(This article belongs to the Special Issue Water and Soil Pollution Restoration)
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16 pages, 3175 KiB  
Article
A Green Approach Based on Micro-X-ray Fluorescence for Arsenic, Micro- and Macronutrients Detection in Pteris vittata
by Giuseppe Capobianco, Giuseppe Bonifazi, Silvia Serranti, Rosita Marabottini, Maria Luisa Antenozio, Maura Cardarelli, Patrizia Brunetti and Silvia Rita Stazi
Water 2022, 14(14), 2202; https://doi.org/10.3390/w14142202 - 12 Jul 2022
Cited by 1 | Viewed by 2044
Abstract
In this study, benchtop micro-X-ray fluorescence spectrometry (µXRF) was evaluated as a green and cost-effective multielemental analytical technique for P. vittata. Here, we compare the arsenic (As) content values obtained from the same samples by µXRF and inductively coupled plasma-optical emissions spectrometry [...] Read more.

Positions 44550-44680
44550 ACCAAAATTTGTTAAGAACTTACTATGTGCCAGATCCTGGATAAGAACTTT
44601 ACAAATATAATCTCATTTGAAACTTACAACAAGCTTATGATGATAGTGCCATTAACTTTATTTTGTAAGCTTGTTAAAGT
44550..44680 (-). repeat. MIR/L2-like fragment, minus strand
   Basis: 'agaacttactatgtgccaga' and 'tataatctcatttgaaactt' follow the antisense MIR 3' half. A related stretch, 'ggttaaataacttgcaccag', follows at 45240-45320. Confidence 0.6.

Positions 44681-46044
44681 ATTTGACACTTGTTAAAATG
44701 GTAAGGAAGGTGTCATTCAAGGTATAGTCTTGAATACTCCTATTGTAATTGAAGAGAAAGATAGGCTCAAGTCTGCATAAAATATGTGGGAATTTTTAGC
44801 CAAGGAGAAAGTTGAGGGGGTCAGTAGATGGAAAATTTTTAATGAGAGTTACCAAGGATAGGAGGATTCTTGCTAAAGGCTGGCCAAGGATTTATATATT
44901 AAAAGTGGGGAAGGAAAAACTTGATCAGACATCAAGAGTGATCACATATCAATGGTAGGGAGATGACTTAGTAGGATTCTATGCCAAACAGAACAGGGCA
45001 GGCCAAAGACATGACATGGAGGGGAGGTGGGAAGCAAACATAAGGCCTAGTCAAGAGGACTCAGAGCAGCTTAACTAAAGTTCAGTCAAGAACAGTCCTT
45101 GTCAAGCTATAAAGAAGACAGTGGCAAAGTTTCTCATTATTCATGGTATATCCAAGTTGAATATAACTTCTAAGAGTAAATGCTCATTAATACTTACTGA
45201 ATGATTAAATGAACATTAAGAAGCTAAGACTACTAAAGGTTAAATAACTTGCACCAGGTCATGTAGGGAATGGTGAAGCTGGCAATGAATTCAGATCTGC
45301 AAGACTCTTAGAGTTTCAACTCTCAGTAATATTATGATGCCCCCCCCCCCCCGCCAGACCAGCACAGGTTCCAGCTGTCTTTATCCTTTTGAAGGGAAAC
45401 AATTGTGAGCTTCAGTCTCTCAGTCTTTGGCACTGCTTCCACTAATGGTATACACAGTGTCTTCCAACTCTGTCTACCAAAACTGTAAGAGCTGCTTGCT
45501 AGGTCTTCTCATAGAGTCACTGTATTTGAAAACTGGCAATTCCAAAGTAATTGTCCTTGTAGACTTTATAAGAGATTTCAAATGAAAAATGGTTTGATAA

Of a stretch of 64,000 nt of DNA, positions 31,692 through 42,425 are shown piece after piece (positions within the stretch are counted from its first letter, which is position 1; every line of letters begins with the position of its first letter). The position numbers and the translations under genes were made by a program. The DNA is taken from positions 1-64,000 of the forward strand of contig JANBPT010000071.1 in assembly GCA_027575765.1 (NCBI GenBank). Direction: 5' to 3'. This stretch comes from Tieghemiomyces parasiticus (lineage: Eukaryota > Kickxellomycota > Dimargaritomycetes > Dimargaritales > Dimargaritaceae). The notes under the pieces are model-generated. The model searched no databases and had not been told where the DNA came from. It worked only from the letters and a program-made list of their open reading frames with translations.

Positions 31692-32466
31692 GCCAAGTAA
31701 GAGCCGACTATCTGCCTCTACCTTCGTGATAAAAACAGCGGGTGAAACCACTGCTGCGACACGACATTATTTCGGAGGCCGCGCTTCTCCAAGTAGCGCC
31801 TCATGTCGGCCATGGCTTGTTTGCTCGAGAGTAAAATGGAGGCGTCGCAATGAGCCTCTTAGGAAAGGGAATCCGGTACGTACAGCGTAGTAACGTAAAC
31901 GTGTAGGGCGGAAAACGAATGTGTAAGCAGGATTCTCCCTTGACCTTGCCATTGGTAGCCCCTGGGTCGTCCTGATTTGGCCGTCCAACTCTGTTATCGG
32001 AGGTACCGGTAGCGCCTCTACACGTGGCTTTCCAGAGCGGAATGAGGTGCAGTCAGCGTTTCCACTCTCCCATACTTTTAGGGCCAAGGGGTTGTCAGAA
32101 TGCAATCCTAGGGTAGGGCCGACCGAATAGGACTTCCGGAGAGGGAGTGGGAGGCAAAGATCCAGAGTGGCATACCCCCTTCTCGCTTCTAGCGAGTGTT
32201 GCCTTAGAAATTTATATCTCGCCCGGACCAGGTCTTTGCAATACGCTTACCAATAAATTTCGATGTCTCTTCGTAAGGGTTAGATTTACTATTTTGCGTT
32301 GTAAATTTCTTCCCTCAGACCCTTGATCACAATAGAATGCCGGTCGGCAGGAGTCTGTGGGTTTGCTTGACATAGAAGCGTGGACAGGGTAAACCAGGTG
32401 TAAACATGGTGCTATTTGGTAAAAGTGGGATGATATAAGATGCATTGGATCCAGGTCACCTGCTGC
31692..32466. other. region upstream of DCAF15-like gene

In this study, benchtop micro-X-ray fluorescence spectrometry (µXRF) was evaluated as a green and cost-effective multielemental analytical technique for P. vittata. Here, we compare the arsenic (As) content values obtained from the same samples by µXRF and inductively coupled plasma-optical emissions spectrometry (ICP–OES). To obtain samples with different As concentrations, fronds at different growth time points were collected from P. vittata plants grown on two natural As-rich soils with either high or moderate As (750 and 58 mg/kg). Dried samples were evaluated using multielement-µXRF analysis and processed by PCA. The same samples were then analysed for multielement concentrations by ICP–OES. We show that As concentrations detected by ICP–OES, ranging from 0 to 3300 mg/kg, were comparable to those obtained by µXRF. Similar reliability was obtained for micro- and macronutrient concentrations. A positive correlation between As and potassium (K) contents and a negative correlation between As and iron (Fe), calcium (Ca) and manganese (Mn) contents were found at both high and moderate As. In conclusion, we demonstrate that this methodological approach based on μXRF analysis is suitable for monitoring the As and element contents in dried plant tissues without any chemical treatment of samples and that changes in most nutrient concentrations can be strictly related to the As content in plant tissue. Full article